Data regarding actual 18th century experience is hard to come by. In Small Arms of the British Forces in America 1664 - 1815, by De Witt Bailey there is a quote from a guy in 1759: "A Company of about sixty will in five rounds hit a target of about 2-1/2 feet in diameter at 300 yards eight or ten times (i.e., 8 or 10 hits out of 300 rounds fired) and throw forty or fifty ball close enough about it to do execution if a Platoon was before them . . ."
    In modern competitive matches guys with .75 cal smoothbores can do tolerably well out to 100 yards, so I have read elsewhere.
     
  11. Shade

    Shade New Member

    1,720
    0
    0
    Correct, however many American's did prefer their rifles however, a rifle with
    a patched ball loads much slower than a loose fitting musket. At best you
    might be able to get off 2 shots per minute with a rifle and the standard for
    Armies of the day was 4 volleys per minute.

    Do not forget Roger's Rangers.
     
  12. PRM

    PRM New Member

    69
    0
    0
    I've been shooting Brown Bess muskets for over 25 years now. My first was a Dixie Gun Works (Japanese), and my current one is a Pedersoli Carbine. I have always had good accuracy out to 100 yards. Mine have been fairly close to what you would expect out of any shotgun with slugs.

    What I really like about the big smooth bore muskets is that you can load them for just about any game. You get a big patched round ball as well as the utility of a shotgun.

    Considering most deer, as well as other game are taken with less than a 50 yard shot where I live ~ the Brown Bess is a great all around gun.
     
    Last edited: Jan 13, 2011
  13. Missiledine

    Missiledine New Member

    1
    0
    0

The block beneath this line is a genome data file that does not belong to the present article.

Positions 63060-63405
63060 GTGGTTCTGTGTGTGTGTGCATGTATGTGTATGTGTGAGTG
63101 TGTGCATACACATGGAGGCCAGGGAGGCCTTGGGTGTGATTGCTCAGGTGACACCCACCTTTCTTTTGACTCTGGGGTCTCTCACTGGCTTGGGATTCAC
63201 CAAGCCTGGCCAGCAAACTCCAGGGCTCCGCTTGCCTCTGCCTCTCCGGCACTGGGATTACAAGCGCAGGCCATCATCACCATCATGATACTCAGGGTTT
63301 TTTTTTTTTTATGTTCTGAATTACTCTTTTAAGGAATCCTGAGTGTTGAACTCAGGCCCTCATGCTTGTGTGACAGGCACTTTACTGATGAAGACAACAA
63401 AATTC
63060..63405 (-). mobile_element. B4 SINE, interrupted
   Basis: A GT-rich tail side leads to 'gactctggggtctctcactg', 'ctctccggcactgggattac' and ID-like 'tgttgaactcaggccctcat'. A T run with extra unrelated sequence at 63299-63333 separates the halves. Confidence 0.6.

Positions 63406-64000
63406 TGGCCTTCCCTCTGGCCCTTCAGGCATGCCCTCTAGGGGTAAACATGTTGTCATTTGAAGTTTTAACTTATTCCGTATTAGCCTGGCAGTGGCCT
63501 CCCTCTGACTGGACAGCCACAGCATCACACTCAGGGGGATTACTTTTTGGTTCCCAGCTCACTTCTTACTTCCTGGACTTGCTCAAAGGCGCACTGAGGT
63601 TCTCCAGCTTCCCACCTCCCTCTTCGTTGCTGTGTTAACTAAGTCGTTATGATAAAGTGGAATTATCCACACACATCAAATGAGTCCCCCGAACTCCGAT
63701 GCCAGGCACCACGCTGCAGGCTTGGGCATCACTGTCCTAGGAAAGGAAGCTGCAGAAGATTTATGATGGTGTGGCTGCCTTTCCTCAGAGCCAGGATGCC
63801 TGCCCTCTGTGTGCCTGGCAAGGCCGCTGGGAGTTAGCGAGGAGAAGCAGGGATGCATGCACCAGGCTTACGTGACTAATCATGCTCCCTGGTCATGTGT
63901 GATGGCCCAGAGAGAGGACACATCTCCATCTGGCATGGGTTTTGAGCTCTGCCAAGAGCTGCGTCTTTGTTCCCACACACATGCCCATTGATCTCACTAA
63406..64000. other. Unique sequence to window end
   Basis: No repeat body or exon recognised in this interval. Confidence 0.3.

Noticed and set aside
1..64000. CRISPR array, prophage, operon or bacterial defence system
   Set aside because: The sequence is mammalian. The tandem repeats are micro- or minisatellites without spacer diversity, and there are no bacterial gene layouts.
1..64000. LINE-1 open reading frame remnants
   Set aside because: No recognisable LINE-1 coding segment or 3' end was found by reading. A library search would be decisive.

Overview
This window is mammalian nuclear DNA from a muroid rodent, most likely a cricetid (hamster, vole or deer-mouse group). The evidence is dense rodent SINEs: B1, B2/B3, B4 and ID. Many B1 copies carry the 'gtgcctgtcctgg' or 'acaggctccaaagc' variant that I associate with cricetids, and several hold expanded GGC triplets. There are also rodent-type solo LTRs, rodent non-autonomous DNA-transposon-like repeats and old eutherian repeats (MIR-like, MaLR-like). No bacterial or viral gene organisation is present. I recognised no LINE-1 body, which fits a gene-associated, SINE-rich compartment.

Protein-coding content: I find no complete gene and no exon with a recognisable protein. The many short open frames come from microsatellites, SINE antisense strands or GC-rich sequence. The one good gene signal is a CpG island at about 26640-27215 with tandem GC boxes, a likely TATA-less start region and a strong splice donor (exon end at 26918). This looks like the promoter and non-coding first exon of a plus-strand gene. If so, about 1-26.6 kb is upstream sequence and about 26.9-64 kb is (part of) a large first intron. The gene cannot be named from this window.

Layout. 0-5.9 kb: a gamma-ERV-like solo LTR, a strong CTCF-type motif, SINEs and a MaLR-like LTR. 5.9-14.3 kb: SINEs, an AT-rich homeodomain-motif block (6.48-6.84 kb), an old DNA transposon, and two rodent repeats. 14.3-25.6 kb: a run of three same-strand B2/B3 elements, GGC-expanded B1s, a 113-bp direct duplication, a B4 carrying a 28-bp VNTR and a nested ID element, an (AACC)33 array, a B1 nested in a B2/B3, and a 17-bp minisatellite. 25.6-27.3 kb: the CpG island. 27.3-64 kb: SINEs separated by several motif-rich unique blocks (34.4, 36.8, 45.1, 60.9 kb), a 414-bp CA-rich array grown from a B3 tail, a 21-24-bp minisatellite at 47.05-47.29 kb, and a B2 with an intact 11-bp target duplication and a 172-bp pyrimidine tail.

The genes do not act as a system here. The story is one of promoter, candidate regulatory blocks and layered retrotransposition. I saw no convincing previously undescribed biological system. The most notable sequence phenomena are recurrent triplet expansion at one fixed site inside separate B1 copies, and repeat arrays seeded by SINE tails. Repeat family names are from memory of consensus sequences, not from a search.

Regarding Maj George Hanger and the Brown Bess

    Having come into this conversation late I thought I would add some information.

    How effective were muskets? The fact is, they were very effective. They were both powerful and surprisingly accurate within the limits of their range.
    The 'Brown Bess' which first appeared in English arsenals in 1722 is considered by many as the quintessential musket of the 18th century. Its .75 caliber bore fired a .71 caliber ball. At thirty yards the shot could penetrate 3/8” of iron or 5” of oak. The maximum range of the Bess was around 250 yards. The effective range of the Bess (fired individually) was 100 to 150 yards. The weapon's optimum range is 75 to 100 yards.

    Major George Hanger, who fought in the American Revolutionary War wrote that:
    "A soldier’s musket if not exceedingly ill-bored (as many are), will strike the figure of a man at 80 yards, perhaps even at 100; but a soldier must be very unfortunate indeed who shall be wounded by a common musket at 150 yards, providing his antagonist aims at him; and as for firing at a man at 200 yards with a common musket, you might just as well fire at the moon and have the same hope of hitting your object. I do maintain and will prove, whenever called on, that no man was ever killed at 200 yards by a common soldier’s musket by the person who aimed at him."